Posted on: 29 July 2015Share
Pets can be curious, and both dogs and cats can try to chew -- and sometimes swallow -- interesting things. The problem is that these foreign objects may not pass right through the intestinal tract. Depending on what your pet has ingested, that foreign object may be poisonous, dangerous or simply not digestible, so it will stay in the stomach or intestines and will have to be removed surgically.
Signs That Your Pet Has Ingested Something Inedible
It can be tough to determine if your pet has swallowed something inappropriate. If you didn't actually see your dog or cat eat an object, you may only know something is wrong by how your pet acts.
A pet that has swallowed something inedible will show signs of not feeling well or being "off." The most obvious symptom is that your pet will show a decreased appetite or stop eating entirely. In some cases, you'll see that your pet has vomited or has diarrhea.
In very severe cases, your pet will not even be able to ingest water. It's important to treat this as an emergency and seek immediate veterinary care.
Diagnosing an Intestinal Obstruction and Deciding on Surgery
The good news is that a vet will be able to quickly assess the situation and confirm ingestion of a foreign object with an x-ray. It should be easy to identify the presence of an obstruction in the intestinal tract, but it can be a challenge to decide whether emergency surgery, non-emergency surgery or some other treatment is the best option.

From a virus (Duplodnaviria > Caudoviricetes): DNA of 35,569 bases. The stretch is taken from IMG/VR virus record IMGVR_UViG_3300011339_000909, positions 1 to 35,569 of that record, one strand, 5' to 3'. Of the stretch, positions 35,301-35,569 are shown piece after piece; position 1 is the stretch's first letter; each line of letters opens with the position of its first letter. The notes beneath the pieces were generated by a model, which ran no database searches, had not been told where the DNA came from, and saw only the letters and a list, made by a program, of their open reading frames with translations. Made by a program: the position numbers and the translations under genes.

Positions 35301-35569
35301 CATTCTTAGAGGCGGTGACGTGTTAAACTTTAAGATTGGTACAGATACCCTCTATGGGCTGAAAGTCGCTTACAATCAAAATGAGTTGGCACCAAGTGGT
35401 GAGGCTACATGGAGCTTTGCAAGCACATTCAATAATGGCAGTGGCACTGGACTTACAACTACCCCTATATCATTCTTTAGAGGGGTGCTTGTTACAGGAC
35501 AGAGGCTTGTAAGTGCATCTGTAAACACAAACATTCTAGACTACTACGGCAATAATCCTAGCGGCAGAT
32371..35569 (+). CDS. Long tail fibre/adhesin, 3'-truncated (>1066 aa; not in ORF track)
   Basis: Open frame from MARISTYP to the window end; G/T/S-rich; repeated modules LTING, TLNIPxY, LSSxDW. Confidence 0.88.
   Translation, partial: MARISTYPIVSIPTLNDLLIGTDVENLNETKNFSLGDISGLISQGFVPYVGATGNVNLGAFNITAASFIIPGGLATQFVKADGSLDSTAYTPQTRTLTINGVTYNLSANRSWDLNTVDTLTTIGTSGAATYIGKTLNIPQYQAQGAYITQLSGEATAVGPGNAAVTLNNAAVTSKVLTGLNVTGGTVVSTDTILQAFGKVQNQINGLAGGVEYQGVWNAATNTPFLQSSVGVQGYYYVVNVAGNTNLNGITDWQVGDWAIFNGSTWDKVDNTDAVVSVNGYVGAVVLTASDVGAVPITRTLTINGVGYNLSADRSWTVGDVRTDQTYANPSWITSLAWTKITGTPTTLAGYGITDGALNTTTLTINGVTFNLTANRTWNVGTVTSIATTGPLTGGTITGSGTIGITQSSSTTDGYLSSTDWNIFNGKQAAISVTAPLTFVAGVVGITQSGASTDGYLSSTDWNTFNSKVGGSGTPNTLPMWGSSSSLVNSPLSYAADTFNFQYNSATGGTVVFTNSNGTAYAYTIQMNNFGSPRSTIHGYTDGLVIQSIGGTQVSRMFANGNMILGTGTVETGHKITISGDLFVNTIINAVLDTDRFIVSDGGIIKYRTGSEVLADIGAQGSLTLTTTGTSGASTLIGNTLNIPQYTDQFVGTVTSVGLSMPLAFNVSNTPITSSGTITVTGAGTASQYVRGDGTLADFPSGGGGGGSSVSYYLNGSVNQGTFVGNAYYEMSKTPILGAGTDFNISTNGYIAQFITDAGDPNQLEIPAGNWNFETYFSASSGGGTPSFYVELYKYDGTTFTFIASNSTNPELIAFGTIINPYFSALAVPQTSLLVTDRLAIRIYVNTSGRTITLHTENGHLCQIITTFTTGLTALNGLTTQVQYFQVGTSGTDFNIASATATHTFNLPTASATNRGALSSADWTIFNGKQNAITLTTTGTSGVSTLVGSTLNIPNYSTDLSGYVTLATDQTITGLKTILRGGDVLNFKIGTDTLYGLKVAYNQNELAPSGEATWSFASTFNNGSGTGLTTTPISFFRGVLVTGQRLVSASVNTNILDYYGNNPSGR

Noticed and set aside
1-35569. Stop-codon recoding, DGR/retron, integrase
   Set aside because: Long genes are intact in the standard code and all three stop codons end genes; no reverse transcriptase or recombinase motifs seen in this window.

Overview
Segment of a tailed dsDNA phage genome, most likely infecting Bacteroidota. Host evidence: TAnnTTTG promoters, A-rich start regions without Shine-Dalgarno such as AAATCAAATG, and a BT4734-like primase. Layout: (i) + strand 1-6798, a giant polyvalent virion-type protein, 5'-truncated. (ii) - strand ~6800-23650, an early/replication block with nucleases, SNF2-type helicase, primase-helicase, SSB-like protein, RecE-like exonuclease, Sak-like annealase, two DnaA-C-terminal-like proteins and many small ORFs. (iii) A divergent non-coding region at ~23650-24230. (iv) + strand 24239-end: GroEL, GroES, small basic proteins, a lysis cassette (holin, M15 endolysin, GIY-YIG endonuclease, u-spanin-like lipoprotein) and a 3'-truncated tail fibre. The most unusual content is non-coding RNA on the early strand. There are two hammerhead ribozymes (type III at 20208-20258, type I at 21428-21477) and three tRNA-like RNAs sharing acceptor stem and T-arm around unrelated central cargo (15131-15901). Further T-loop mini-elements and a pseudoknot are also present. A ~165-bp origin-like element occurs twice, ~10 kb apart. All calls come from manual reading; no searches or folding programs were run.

Your vet can make this decision based on how long it seems that the item has been in your pet's system, where it is and the size or shape of the objects. He or she will also assess whether it appears that the object has perforated any area of the intestinal tract.
What Happens During Intestinal Surgery
If your pet is very lucky, the vet may be able to perform endoscopic surgery, which means a very small incision is made and small instruments are inserted to grasp and remove the toy.
In most cases, though, full surgery will be required. Your vet will put your pet under general anesthesia and make an incision over the area where the object is sitting -- stomach or intestines. Ideally, the object can be removed without complications. But sometimes, the foreign body can have caused some issues with loss of blood supply. If this has happened, the vet will need to take more time and remove dead or dying tissue in a process called resection and anastomosis. Other complications can include bloated and twisted sections of the stomach or intestines, which will have to be untwisted and correctly positioned.
Finally, the vet will use a sterile solution to wash the intestinal cavity. This reduces the risk of infection. Then the animal is stitched back up.
How to Care for Your Pet After Surgery
Your vet will give you complete instructions for caring for your dog or cat following abdominal surgery. You will need to keep your pet still and prevent activity for about two weeks, depending on the type of surgery. It may be necessary for your pet to wear an e-collar that prevents it from licking or biting at the stitches.
You'll also need to keep an eye on your pet's behavior in case there are complications like torsion (twisting) after the surgery or infection.
Many pets make a full recovery after intestinal surgery. Following the operation, you'll want to take steps to prevent your pet from ingesting additional foreign objects, as repeated surgeries can weaken your pet's intestinal tract.
To learn more, contact a veterinary hospital like Providence Veterinary Hospital Inc.